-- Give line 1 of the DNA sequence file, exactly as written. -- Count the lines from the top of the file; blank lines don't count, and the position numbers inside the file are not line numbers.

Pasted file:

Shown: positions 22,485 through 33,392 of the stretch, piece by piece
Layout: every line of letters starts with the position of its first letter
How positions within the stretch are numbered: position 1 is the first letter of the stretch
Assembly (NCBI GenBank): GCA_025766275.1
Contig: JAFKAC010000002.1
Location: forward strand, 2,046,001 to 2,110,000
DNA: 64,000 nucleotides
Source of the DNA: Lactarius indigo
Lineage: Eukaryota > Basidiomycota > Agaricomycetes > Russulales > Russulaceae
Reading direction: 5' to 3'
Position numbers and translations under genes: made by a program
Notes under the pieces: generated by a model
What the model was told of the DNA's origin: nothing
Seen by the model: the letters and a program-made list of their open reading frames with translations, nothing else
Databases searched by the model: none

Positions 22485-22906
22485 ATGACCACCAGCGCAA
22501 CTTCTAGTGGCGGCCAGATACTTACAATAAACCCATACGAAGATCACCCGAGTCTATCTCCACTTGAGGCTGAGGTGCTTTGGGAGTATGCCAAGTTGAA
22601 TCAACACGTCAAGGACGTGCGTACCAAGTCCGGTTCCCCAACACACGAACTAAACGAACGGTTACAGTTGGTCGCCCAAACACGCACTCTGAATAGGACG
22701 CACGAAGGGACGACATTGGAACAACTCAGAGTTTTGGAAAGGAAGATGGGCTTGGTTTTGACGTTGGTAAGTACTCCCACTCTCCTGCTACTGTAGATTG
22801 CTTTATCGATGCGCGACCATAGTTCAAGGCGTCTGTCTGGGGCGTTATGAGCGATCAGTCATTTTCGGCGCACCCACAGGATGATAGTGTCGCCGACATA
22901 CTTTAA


Shown: positions 22,485 through 33,392 of the stretch, piece by piece